Our Hidden Lives


This extract is taken from the beginning of the book, as four diarists prepare to make the transition from war to peace in May 1945.


‘God bless you all. This is your victory! It is the victory of the cause of freedom in every land. In all our long history we have never seen a greater day than this. Everyone, man or woman, has done their best. Everyone has tried. Neither the long years, nor the dangers, nor the fierce attacks of the enemy, have in any way weakened the independent resolve of the British nation. God bless you all.’

Winston Churchill from the balcony

Tuesday, 1 May 1945

Maggie Joy Blunt, freelance writer and publicity officer in metal factory, living in Burnham Beeches near Slough

Important hours, important as those days at the end of August in 1939 preceding the declaration of war. This is tension of a different kind, expectancy, preparations being made for a change in our way of living. But the tempo is slower. We wait, without anxiety, for the official announcement by Mr Churchill that is to herald two full days’ holiday and the beginning of another period of peace in Europe. We wait wondering if Hitler is dying or dead or will commit suicide or be captured and tried and shot, and what his henchman are doing and feeling.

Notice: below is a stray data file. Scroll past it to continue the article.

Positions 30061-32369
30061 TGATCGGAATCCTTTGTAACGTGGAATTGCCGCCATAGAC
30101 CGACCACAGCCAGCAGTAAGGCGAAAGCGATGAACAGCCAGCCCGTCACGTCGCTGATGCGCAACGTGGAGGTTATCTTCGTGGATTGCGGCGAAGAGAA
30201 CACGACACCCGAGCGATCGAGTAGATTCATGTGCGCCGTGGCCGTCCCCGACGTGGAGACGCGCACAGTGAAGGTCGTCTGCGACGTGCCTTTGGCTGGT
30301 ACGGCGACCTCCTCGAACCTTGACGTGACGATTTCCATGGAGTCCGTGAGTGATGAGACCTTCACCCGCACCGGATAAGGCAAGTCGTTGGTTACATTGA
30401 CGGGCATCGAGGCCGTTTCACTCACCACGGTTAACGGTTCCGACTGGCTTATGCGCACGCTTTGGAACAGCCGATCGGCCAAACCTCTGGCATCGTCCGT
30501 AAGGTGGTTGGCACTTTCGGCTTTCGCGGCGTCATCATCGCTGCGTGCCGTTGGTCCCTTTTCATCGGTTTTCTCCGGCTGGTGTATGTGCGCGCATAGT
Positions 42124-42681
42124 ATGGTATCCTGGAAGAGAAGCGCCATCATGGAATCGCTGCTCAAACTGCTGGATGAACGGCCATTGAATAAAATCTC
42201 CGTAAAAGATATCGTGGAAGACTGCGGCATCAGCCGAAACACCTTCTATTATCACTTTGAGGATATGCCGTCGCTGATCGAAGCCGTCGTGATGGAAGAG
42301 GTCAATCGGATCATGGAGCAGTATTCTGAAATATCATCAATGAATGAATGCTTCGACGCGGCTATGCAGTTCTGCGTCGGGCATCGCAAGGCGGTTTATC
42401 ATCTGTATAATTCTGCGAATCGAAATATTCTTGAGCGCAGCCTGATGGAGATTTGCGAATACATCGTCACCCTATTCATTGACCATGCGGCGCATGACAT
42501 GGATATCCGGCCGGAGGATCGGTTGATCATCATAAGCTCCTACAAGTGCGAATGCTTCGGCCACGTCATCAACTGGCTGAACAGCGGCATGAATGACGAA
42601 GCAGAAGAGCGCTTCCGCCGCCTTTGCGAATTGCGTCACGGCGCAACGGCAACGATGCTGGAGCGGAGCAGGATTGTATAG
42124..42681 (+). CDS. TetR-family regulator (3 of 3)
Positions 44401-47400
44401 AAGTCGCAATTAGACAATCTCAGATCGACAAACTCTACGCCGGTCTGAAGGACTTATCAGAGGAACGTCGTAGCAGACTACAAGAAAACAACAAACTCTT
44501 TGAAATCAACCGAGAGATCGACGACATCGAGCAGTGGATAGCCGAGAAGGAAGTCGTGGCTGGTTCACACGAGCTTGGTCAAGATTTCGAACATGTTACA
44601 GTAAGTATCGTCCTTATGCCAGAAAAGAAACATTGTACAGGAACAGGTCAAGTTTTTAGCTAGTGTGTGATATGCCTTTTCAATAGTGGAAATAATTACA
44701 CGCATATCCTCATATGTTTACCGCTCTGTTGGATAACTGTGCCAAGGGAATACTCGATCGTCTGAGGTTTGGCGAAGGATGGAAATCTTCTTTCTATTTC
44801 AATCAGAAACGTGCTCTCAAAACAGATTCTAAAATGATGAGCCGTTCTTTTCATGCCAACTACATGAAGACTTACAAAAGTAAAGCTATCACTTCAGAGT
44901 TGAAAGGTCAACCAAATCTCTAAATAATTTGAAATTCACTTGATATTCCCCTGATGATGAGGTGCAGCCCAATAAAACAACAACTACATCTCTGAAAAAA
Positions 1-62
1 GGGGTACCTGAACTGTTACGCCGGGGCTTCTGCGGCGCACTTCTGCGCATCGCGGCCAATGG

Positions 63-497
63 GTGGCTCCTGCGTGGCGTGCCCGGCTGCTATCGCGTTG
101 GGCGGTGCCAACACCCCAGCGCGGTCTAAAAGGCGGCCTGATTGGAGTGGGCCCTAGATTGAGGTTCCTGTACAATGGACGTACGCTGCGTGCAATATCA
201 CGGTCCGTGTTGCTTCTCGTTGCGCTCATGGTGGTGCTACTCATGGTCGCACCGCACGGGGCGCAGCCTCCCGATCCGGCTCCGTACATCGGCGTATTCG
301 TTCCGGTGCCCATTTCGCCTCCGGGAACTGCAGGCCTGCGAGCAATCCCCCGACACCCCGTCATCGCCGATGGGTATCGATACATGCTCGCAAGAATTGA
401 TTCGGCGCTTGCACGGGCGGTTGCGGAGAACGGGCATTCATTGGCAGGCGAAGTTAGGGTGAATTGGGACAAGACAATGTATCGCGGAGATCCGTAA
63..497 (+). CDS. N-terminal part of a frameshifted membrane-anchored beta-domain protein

All the women of my acquaintance have strongly disapproved today of the treatment of the bodies of Mussolini and his mistress. I heard one man in the sales department when he was told that the bodies had been hung up by the feet say glibly ‘Good thing too!’, But RW and myself and Lys and Miss M are shocked and disgusted. Spitting on the bodies, shooting at them, seems childish and barbarous, and such actions cannot bring the dead to life or repair damage, and is a poor sort of vengeance. What a state the world is in and what a poor outlook for the future.

I have worn myself out spring-cleaning the sitting room. All Sunday and yesterday at it – it now looks so brilliant and beautiful I’ll never dare live in it.

We had ice cream in canteen for lunch today – the first for two or is it three years?

George Taylor, accountant in Sheffield

I noticed that the flags which were flying on the Town Hall yesterday, presumably in preparation for peace, have been taken down. Apparently the officials were premature in their preparations.

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